The Washington PostDemocracy Dies in Darkness

For the first time, Hillary Clinton publicly delivers the victory speech she would have given in 2016

Former secretary of state Hillary Clinton speaks to voters during a rally in Milwaukee, Wis., on Monday evening March 28, 2016.
Former secretary of state Hillary Clinton speaks to voters during a rally in Milwaukee, Wis., on Monday evening March 28, 2016. (Melina Mara/The Washington Post)
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In an emotional video released Wednesday, former secretary of state Hillary Clinton for the first time publicly delivered the victory speech she had been planning to give in November 2016 if she had prevailed over Donald Trump in that year’s presidential election.

Clinton delivered the speech as part of a MasterClass educational video series on the topic of resilience set to launch Thursday. NBC’s “Today” show featured a roughly seven-minute excerpt of Clinton’s remarks on Wednesday.

If she had bested Trump in 2016, Clinton would have become the first female president of the United States. She also ran for the Democratic presidential nomination in 2008, ultimately losing in a hard-fought primary campaign against Barack Obama, who went on to win the presidency.

“So, this was supposed to be the victory speech that I would have delivered on election night in New York on November the 8th of 2016,” Clinton said in the MasterClass video as she introduced her remarks. “I’ve never shared this with anybody. I’ve never read it out loud. But it helps to encapsulate who I am, what I believe in and what my hopes were for the kind of country that I want for my grandchildren, and that I want for the world, that I believe . . . is America at its best.”

Clinton began her speech by declaring that Americans had “renewed our democracy, and because of the honor you have given me, you have changed its face forever.”

“My fellow Americans, today you sent a message to the whole world: Our values endure, our democracy stands strong and our motto remains ‘E Pluribus Unum’ — out of many, one,” Clinton said. “We will not be defined only by our differences. We will not be an ‘us’ versus ‘them’ country. The American Dream is big enough for everyone.”

In the speech, Clinton referenced the history-making nature of her would-be victory.

“I’ve met women who were born before women had the right to vote,” Clinton said. “They’ve been waiting 100 years for tonight. I’ve met little boys and girls who didn’t understand why a woman has never been president before. Now they know, and the world knows, that in America, every boy and every girl can grow up to be whatever they dream, even president of the United States.”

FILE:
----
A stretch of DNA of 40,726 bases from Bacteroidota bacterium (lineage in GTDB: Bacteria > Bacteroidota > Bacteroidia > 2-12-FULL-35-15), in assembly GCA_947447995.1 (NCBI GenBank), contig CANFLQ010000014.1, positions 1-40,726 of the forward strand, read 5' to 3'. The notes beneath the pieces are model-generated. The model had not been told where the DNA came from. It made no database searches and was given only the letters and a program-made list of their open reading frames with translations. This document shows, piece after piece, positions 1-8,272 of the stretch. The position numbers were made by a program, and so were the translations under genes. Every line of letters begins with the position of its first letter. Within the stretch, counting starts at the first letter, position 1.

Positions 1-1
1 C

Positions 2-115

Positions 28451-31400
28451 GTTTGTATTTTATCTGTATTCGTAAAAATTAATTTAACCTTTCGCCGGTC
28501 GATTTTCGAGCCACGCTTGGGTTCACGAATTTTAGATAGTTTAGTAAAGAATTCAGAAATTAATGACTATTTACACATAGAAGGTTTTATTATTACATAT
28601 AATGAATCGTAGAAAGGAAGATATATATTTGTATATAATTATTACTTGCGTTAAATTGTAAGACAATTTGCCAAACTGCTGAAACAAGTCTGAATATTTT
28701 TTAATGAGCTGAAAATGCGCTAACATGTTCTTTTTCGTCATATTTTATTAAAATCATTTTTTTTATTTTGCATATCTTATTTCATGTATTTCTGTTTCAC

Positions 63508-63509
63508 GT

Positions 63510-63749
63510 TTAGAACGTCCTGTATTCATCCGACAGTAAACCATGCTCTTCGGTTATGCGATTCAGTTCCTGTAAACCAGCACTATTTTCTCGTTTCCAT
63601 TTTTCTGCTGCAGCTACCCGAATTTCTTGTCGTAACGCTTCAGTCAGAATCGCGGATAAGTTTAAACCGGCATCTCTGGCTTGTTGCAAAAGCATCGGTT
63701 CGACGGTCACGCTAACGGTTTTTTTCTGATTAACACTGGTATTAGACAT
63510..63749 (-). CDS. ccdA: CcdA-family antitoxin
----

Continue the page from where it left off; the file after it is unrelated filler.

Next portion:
At one point, Clinton grew emotional as she spoke about her mother, Dorothy Rodham, who died in 2011.

“This summer, a writer asked me if I could go back in time and tell anyone in history about this milestone, who would it be? And the answer was easy: My mother, Dorothy,” Clinton said.

She spoke about the abuse and abandonment her mother faced as a child, and how she “still found a way to offer me the boundless love and support she never received herself.”

Rodham and her younger sister grew up in Chicago, in a violent home, former Washington Post reporter Anne E. Kornblut wrote in 2011. After their parents’ divorce, the girls — Dorothy, 8, and Isabelle, 3 — were sent by train to live with their paternal grandparents in California, where they faced more mistreatment.

The girls’ grandparents were stern disciplinarians who discouraged visitors and once confined Dorothy to her bedroom for a year, allowing her to leave only for school, as punishment for going trick-or-treating. Dorothy Rodham moved out at age 14 and worked as a housekeeper while attending high school.

“I think about my mother every day. Sometimes, I think about her on that train. I wish I could walk down the aisle,” Clinton said in the MasterClass video, pausing as she got choked up.

“I wish I could walk down the aisle and find the little wooden seats where she sat, holding tight to her even younger sister — alone, terrified,” she said. “She doesn’t yet know how much she will suffer. She doesn’t yet know she will find the strength to escape that suffering. That is still a long way off. The whole future is still unknown, as she stares out at the vast country moving past her.”

Clinton said she dreamed of sitting down next to her mother, embracing her and telling her, “Look at me. Listen to me. You will survive. You will have a good family of your own, and three children. And as hard as it might be to imagine, your daughter will grow up and become the president of the United States.”

In the closing words of the speech, Clinton appeared to make a reference to Trump’s “Make America Great Again” campaign slogan — a phrase that, unbeknown to Clinton at the time, the country would end up hearing nearly every day over the next four years.

“I am as sure of this as anything I have ever known: America is the greatest country in the world, and from tonight going forward, together we will make America even greater than it has ever been, for each and every one of us,” Clinton said. “Thank you, God bless you, and may God bless America.”

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